Although basic research on neuroimmune interactions suggests that inflammatory processes may play a role in the development of fatigue, population-based evidence on this association is limited. This study examined whether plasma C-reactive protein (CRP) and interleukin-6 (IL-6), biomarkers of systemic inflammation, predict fatigue onset.
The Whitehall II study is a large-scale cohort study conducted in 20 civil service departments in London. Plasma CRP and IL-6 were measured in 4847 non-fatigued participants at phase 3 (1991–1993, aged 39–63 years). Fatigue was assessed using the Vitality subscale of the 36-item Short Form Health Survey (SF-36) at phase 3 and phase 4 (1995–1996).
During a mean follow-up of 3.1 years, 957 new fatigue cases (19.7%) were identified using the pre-established cut-off score of ⩽50 on the Vitality subscale. CRP values were dichotomized as low (<1.0 mg/l ) or high (⩾1.0 mg/l) using the Centers for Disease Control/American Heart Association recommendations. Similarly, IL-6 values were also dichotomized as low (<1.5 pg/ml) or high (⩾1.5 pg/ml). After full adjustment for sociodemographic and biobehavioral covariates, the odds ratios for new-onset fatigue were 1.28 [95% confidence interval (CI) 1.09–1.49, p = 0.003] for high CRP and 1.24 (95% CI 1.06–1.45, p = 0.008) for high IL-6. Similar results were found when CRP and IL-6 were treated as continuous variables.
Plasma CRP and IL-6 were prospectively associated with new-onset fatigue, supporting the hypothesis that low-grade inflammation has a role in the development of fatigue.
Postpartum depression (PPD) is a relatively common and often severe mood disorder that develops in women after childbirth. The aetiology of PPD is unclear, although there is emerging evidence to suggest a psychoneuroimmune connection. Additionally, deficiencies in n-3 PUFA, B vitamins, vitamin D and trace minerals have been implicated. This paper reviews evidence for a link between micronutrient status and PPD, analysing the potential contribution of each micronutrient to psychoneuroimmunological mechanisms of PPD. Articles related to PPD and women's levels of n-3 PUFA, B vitamins, vitamin D and the trace minerals Zn and Se were reviewed. Findings suggest that while n-3 PUFA levels have been shown to vary inversely with PPD and link with psychoneuroimmunology, there is mixed evidence regarding the ability of n-3 PUFA to prevent or treat PPD. B vitamin status is not clearly linked to PPD, even though it seems to vary inversely with depression in non-perinatal populations and may have an impact on immunity. Vitamin D and the trace minerals Zn and Se are linked to PPD and psychoneuroimmunology by intriguing, but small, studies. Overall, evidence suggests that certain micronutrient deficiencies contribute to the development of PPD, possibly through psychoneuroimmunological mechanisms. Developing a better understanding of these mechanisms is important for guiding future research, clinical practice and health education regarding PPD.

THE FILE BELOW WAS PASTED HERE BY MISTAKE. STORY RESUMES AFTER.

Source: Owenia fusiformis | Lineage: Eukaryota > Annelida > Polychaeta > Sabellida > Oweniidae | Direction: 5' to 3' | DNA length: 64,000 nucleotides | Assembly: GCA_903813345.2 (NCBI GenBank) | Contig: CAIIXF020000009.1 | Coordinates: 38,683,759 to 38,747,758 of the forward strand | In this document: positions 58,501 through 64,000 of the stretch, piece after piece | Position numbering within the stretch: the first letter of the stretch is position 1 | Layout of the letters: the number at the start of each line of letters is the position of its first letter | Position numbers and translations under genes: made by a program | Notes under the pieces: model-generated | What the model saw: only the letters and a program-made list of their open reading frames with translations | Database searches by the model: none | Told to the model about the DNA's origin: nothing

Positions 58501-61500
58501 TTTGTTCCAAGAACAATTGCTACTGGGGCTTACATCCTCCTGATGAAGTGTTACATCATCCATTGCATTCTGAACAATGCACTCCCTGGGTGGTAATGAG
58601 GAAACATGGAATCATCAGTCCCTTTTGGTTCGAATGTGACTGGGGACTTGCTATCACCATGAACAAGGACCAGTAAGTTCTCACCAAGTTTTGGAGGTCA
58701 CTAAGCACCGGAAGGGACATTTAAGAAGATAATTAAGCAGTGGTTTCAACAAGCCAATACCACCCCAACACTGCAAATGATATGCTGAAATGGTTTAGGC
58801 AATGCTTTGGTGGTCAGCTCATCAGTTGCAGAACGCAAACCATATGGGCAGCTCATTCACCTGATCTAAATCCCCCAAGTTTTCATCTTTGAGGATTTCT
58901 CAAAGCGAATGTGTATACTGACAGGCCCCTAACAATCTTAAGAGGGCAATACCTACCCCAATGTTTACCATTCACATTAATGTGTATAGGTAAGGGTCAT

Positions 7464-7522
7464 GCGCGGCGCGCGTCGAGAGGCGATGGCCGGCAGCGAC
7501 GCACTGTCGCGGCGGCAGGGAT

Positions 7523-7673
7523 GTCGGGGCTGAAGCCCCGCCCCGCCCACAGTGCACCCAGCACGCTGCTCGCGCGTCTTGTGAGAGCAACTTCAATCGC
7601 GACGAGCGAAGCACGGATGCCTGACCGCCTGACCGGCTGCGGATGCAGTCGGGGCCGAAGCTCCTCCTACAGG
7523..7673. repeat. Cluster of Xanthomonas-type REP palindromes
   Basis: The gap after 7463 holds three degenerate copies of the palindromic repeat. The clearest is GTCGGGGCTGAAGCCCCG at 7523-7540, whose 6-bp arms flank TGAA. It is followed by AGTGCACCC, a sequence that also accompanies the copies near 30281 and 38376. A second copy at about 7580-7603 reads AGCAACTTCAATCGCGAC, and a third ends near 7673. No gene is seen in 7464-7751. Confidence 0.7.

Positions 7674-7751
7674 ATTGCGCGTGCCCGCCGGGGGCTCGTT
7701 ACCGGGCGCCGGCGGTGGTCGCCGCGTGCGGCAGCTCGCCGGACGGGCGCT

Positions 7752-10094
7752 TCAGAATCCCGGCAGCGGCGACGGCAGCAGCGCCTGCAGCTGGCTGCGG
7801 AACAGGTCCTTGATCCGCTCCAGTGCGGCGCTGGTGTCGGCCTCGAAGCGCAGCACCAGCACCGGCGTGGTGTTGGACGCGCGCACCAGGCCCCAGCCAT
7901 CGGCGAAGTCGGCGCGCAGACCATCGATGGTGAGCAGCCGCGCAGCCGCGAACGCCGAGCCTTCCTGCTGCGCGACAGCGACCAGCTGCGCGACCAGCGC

Silicon (Si) has been the dominating material platform of microelectronics over half century. Continuous technological advances in circuit design and manufacturing enable complementary metal-oxide semiconductor (CMOS) chips with increasingly high integration complexity to be fabricated in an unprecedently scale and economical manner. Conventional Si-based planar lightwave circuits (PLCs) has benefited from advanced CMOS technology but only demonstrate passive functionalities in most circumstances due to poor light emission efficiency and weak major electro-optic effects (e.g., Pockels effect, the Kerr effect and the Franz–Keldysh effect) in Si. Recently, a new hybrid III-V-on-Si integration platform has been developed, aiming to bridge the gap between Si and III-V direct-bandgap materials for active Si photonic integrated circuit applications. Since then high-performance lasers, amplifiers, photodetectors and modulators, etc. have been demonstrated. Here we review the most recent progress on hybrid Si lasers and high-speed hybrid Si modulators. The former include distributed feedback (DFB) lasers showing over 10 mW output power and up to 85 oC continuous-wave (cw) operation, compact hybrid microring lasers with cw threshold less than 4 mA and over 3 mW output power, and 4-channel hybrid Si AWG lasers with channel space of 360 GHz. Recently fabricated traveling-wave electro-absorption modulators (EAMs) and Mach-Zehnder interferometer modulators (MZM) on this platform support 50 Gb/s and 40 Gb/s data transmission with over 10 dB extinction ratio, respectively.